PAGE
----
Check out additional Florida photos on Flickr.

3. Sailing on the Chesapeake Bay

Fulbright enrichment activities have made it to this blog several times. There is one more fantastic outing that simply cannot be omitted: A sailing trip on the Chesapeake Bay. The trip was organized in cooperation with the Chesapeake Bay Foundation (CBF) on their skipjack called the Stanley Norman. The boat was built in Salisbury, Maryland in 1902. It was named after the original owner’s two sons, Stanley and Norman. We got on the vessel in Annapolis, a cute historical town that used to be the capital of the US for a short while in 1780s. In many ways, Annapolis reminded me of my home town Porvoo, the second oldest city in Finland founded in 1346.

Skipjack at the Dock

The friendly CBF crew did a great job in educating us on the past and the presence of the Chesapeake Bay. Oyster dredging used to be huge on the Bay. Skipjacks, like the one we were on, are single-masted vessels designed to harvest oysters under sail. In the late 1880s, there were close to 1,000 of them. Now there are less than 20 left. During our trip, we had a small dredging demonstration to understand how it happens. In no time at all we had a pile of oysters on the deck. After having been introduced to the living conditions and biology of oysters, eating them will never be the same again. The main destination of our trip was a local seafood restaurant where we had a huge lunch, not oysters though (as they are not in season) but delicious crabcakes.

Oyster Demo

Like I had suspected, the CBF crew took care of the actual sailing. For the rest of us this was a very relaxing day on the sea with lots of time to discuss and learn to know each other better. As always, the group was super international with participants from Armenia, Australia, Czech Republic, China, Finland, India, Japan, Pakistan, Russia, and the US. One thing that I noticed right away was how much everyone’s English skills had improved during the year. This helped to add depth into conversations, and that’s what I love. We were able to cover topics ranging from social finance and rehabilitation of child soldiers to environmental concerns and Muslim-Christian understanding. The sweetest thing was to see a 3-year-old Chinese girl chat with an Australian scholar in beautiful English.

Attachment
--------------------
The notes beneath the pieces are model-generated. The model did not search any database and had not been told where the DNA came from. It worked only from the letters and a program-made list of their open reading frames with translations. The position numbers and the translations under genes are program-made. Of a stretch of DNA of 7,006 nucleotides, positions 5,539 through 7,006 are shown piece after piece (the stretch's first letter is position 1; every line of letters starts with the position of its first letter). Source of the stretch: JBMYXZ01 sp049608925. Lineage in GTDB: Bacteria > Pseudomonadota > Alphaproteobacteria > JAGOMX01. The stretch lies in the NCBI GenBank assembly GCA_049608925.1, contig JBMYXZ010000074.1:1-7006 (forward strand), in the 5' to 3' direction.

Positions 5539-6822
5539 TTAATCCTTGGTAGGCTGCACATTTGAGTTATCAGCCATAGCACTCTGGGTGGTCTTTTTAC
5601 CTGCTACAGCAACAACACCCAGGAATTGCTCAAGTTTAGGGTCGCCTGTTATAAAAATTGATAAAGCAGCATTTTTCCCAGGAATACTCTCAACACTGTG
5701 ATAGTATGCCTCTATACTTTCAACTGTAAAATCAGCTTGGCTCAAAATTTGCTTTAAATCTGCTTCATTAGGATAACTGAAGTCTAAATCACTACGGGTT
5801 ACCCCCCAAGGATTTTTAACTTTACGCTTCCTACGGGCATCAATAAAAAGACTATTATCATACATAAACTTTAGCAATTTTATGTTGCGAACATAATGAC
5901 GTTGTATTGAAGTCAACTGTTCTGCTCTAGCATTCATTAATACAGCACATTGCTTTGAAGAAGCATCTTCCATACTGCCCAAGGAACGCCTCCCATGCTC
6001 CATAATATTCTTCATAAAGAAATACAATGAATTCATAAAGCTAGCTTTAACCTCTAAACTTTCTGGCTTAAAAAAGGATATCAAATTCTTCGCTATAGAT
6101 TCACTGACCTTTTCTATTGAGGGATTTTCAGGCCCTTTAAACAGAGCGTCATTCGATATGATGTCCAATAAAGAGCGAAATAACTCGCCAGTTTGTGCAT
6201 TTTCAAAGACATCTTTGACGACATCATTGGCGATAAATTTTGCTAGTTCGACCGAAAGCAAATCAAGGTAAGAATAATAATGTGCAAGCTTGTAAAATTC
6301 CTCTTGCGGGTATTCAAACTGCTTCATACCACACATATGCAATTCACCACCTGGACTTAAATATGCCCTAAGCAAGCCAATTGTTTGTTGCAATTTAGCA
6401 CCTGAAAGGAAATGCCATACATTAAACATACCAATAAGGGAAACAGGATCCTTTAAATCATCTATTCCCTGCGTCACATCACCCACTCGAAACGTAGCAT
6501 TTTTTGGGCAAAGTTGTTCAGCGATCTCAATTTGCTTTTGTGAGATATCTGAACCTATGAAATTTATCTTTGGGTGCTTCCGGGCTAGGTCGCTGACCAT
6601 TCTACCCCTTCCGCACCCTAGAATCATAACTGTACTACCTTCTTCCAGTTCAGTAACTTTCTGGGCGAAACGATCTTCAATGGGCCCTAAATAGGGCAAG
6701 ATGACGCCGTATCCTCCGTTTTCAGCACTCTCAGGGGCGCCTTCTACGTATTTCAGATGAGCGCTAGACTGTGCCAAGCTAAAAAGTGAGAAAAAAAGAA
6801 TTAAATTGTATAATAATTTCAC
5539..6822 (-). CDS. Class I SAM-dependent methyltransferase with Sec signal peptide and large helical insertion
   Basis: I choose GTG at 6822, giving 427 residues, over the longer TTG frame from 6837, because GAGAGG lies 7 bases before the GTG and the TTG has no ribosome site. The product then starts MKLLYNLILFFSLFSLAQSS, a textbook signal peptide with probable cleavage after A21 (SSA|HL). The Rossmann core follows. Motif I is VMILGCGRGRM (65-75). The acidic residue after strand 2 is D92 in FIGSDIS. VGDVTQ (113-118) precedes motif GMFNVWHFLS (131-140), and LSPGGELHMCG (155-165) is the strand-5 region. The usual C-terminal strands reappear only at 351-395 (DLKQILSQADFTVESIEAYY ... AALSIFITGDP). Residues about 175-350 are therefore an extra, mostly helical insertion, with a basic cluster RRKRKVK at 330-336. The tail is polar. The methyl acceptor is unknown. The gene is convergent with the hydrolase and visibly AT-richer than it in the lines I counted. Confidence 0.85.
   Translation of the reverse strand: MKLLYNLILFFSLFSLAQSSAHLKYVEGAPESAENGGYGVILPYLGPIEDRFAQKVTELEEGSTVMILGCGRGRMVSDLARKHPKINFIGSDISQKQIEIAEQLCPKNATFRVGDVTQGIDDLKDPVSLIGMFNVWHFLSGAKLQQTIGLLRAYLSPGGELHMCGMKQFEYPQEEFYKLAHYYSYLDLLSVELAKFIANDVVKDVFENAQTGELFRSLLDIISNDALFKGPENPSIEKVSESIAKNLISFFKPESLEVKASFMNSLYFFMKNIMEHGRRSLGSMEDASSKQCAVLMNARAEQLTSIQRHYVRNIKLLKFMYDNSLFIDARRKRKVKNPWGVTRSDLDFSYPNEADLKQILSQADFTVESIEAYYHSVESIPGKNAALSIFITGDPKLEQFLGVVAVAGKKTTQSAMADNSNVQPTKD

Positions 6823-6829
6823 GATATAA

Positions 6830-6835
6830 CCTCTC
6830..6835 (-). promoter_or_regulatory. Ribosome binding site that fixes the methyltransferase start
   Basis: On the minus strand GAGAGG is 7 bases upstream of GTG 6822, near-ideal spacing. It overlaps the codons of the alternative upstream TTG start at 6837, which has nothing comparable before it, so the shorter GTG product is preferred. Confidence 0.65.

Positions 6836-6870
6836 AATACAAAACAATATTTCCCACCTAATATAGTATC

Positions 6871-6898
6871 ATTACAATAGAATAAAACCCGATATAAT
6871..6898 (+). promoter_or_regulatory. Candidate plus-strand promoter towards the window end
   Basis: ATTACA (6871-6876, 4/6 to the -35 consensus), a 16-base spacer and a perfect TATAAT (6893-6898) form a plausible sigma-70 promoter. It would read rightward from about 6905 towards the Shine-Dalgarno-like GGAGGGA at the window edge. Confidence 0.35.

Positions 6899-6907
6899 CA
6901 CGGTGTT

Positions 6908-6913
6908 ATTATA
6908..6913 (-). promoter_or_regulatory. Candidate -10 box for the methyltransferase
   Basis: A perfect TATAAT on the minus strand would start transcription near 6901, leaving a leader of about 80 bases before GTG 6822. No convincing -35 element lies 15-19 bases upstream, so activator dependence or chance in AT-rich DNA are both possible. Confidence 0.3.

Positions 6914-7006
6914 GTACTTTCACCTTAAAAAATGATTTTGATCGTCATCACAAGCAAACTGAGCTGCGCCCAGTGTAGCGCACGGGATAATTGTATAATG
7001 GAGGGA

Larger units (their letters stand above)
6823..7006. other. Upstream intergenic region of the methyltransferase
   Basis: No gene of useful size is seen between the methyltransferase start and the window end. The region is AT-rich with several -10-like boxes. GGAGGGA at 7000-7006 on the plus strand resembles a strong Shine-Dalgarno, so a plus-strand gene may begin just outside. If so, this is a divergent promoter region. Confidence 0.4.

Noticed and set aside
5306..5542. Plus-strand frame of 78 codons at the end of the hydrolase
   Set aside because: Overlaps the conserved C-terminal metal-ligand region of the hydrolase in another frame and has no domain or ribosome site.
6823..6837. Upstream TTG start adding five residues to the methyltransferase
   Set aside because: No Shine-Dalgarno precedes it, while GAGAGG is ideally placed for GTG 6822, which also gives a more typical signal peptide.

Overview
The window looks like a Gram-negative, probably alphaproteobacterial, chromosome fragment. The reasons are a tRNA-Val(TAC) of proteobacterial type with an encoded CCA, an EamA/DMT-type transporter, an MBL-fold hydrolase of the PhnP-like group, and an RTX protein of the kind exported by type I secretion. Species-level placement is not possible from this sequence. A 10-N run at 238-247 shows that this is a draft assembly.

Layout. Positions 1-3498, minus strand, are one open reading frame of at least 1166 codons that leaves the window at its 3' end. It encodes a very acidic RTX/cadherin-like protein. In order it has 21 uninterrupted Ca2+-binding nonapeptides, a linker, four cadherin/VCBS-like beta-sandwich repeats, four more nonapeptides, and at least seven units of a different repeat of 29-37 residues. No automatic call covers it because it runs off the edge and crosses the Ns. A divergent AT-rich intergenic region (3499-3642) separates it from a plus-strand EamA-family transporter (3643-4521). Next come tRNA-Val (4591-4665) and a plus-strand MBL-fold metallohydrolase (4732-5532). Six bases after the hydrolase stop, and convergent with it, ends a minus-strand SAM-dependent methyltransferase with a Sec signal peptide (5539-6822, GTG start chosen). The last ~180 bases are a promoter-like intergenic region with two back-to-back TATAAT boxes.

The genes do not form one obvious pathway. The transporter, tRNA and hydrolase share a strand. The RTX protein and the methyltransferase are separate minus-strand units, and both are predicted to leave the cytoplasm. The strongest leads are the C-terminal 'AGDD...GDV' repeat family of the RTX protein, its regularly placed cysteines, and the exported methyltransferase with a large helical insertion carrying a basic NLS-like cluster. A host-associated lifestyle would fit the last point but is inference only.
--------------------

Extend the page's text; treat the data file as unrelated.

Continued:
At the end of the trip it was time for the first farewells of my Fulbright year as this was the last Fulbright enrichment activity for me. Big thanks for the Fulbright organization and our awesome Fulbright Enrichment Coordinator for making all these wonderful events happen!

Chesapeake Bay Foundation

PS. Some of you have already heard stories of another amazing adventure that I was a part of in late May. You may wonder why it is missing from this list. The simple explanation is that it deserves its own blog post and will be covered soon. Stay tuned!